But other things are going in in my professional life. So I figured I'd bring you up to date.
For starters, Life As We Knew It is now nominated in fifteen different states (plus one city in England) for young reader awards. I slipped Pennsylvania onto the list a week or so ago, when no one was looking. Last night I was informed that LAWKI had been nominated in the state of Washington as well.
Just think. At this very moment, all across America, students are tossing copies of Life As We Knew It across the room and saying in disgust, "Well I'm certainly not voting for that one."
When it's in paperback, they'll be able to toss it across two rooms.
I've cut down on my obsessive googling of LAWKI and am gearing up for obsessive googling of the dead and the gone instead. So far there isn't that much to google, but I can usually find one new item if I search hard enough. A couple of nights ago, I located the following link:
I checked their discussion guide questions for books written by other people, and was somewhat relieved to find they go with a boilerplate. Otherwise the third of these questions would be a little worrisome:
How do characters change or learn throughout the dead and the gone? What events caused these changes? Have you or someone you know experienced the same thing?
However, I was saddened when I discovered they suggested the following question for all their other books as well:
How does the dead and the gone reveal Susan Beth Pfeffer's own perspectives about people and the world? For a lively discussion, describe why you think Susan Beth Pfeffer is liberal or conservative.
I'd love to witness one of those lively discussions. Especially if it involves the tossing of copies of the dead and the gone.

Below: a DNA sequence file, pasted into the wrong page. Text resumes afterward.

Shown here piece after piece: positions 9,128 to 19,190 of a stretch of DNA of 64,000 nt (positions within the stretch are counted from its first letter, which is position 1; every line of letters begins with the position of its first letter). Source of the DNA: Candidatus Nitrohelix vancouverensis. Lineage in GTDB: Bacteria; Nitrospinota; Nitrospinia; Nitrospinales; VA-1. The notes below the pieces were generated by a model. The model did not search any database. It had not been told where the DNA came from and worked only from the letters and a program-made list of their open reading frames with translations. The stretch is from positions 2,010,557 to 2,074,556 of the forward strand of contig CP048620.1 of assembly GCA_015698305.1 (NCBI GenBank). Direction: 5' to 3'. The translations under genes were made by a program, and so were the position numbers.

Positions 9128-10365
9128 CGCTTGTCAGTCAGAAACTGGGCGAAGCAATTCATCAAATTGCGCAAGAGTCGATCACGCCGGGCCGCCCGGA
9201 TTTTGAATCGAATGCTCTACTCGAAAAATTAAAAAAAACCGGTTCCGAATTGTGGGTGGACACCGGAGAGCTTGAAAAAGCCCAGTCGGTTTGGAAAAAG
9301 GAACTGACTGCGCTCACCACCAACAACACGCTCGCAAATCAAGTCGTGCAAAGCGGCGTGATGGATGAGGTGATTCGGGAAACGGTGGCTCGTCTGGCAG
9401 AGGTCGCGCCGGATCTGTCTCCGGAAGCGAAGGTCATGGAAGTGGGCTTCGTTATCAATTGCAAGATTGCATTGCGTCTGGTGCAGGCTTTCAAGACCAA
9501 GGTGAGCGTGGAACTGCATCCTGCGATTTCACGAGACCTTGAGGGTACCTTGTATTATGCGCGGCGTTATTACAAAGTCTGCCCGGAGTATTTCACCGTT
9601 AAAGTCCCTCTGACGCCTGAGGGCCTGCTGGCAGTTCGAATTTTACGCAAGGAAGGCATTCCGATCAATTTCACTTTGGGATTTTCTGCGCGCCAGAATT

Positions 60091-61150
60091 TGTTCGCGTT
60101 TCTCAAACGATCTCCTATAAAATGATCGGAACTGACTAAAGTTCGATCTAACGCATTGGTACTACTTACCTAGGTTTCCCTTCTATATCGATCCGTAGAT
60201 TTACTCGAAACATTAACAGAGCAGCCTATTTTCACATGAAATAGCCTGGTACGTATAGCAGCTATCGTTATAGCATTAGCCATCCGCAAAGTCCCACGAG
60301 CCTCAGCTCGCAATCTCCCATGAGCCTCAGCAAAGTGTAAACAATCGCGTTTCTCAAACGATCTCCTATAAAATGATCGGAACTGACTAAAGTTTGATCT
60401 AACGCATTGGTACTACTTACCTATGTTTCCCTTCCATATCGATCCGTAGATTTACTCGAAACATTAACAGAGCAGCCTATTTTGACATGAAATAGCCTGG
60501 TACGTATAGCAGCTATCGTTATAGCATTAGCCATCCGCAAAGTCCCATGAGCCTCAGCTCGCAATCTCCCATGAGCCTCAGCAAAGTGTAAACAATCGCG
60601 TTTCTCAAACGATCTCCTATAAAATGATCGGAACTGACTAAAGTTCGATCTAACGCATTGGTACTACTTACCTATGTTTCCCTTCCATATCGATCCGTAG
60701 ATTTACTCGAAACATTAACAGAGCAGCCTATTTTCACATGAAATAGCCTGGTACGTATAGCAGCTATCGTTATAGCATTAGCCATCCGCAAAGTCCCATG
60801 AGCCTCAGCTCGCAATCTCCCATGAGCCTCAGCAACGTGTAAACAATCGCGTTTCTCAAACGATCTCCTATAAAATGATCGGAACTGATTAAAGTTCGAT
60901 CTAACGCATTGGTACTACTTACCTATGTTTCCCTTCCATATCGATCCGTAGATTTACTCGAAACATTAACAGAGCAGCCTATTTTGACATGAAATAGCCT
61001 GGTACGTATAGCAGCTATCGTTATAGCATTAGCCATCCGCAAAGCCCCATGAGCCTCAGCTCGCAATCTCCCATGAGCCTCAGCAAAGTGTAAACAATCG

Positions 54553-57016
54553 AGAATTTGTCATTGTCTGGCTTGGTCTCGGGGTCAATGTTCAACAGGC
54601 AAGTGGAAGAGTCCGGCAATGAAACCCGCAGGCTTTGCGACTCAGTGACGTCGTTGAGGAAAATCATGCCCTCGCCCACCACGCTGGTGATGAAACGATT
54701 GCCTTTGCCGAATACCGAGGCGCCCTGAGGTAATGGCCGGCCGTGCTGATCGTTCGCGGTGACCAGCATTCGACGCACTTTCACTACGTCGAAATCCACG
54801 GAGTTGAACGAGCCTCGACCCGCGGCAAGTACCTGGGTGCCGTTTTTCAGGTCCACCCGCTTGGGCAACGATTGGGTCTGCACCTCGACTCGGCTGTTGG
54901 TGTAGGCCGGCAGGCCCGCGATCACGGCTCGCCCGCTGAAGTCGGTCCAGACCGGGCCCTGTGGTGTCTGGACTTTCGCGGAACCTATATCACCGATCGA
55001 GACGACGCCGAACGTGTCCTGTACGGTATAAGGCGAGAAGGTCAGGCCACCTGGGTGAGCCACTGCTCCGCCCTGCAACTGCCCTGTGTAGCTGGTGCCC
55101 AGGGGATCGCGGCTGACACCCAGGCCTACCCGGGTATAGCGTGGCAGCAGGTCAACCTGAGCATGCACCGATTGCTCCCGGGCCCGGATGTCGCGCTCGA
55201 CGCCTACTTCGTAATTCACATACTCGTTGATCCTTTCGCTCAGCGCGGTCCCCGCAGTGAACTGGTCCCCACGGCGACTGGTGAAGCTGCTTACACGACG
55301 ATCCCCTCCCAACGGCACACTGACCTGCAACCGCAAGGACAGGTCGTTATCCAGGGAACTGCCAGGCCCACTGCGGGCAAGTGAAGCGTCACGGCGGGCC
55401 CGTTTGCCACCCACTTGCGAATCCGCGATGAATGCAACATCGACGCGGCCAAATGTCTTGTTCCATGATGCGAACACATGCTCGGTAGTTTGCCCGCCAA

Also last night, Harcourt forwarded an e-mail invitation for me to speak at a luncheon in Maine for independent bookstore owners (have I mentioned lately how much I love independent bookstore owners? They really supported LAWKI and I am immensely grateful to them). Here's my favorite part of the invite:
Since The Dead and the Gone is so very New York City, I think having her in Maine could help expand the book’s market penetration, and lay the groundwork for volume 3.
Ha! Poor Old Harcourt! Refusing to even think about a P3B when groundwork is being laid for it! With a title too- volume 3.
Of course, once my editor gets her overworked little hands on P3B, she may well toss it across a room or two. Maybe even three, in honor of its title.
Speaking of P3B, I managed to delete a ten page scene this morning, thus reducing it to a svelte 332 pages. Alas, there's a whole new scene just yearning to be written.
I hope my editor is working on her throwing motion. The Book Tossing Olympic tryouts are just a couple of months away, and there's no shortage in competition, thanks, in no small part, to me.
ETA:Here's a book trailer for LAWKI in case anyone is interested (well, I know I was): http://youtube.com/watch?v=QxmuN35PojI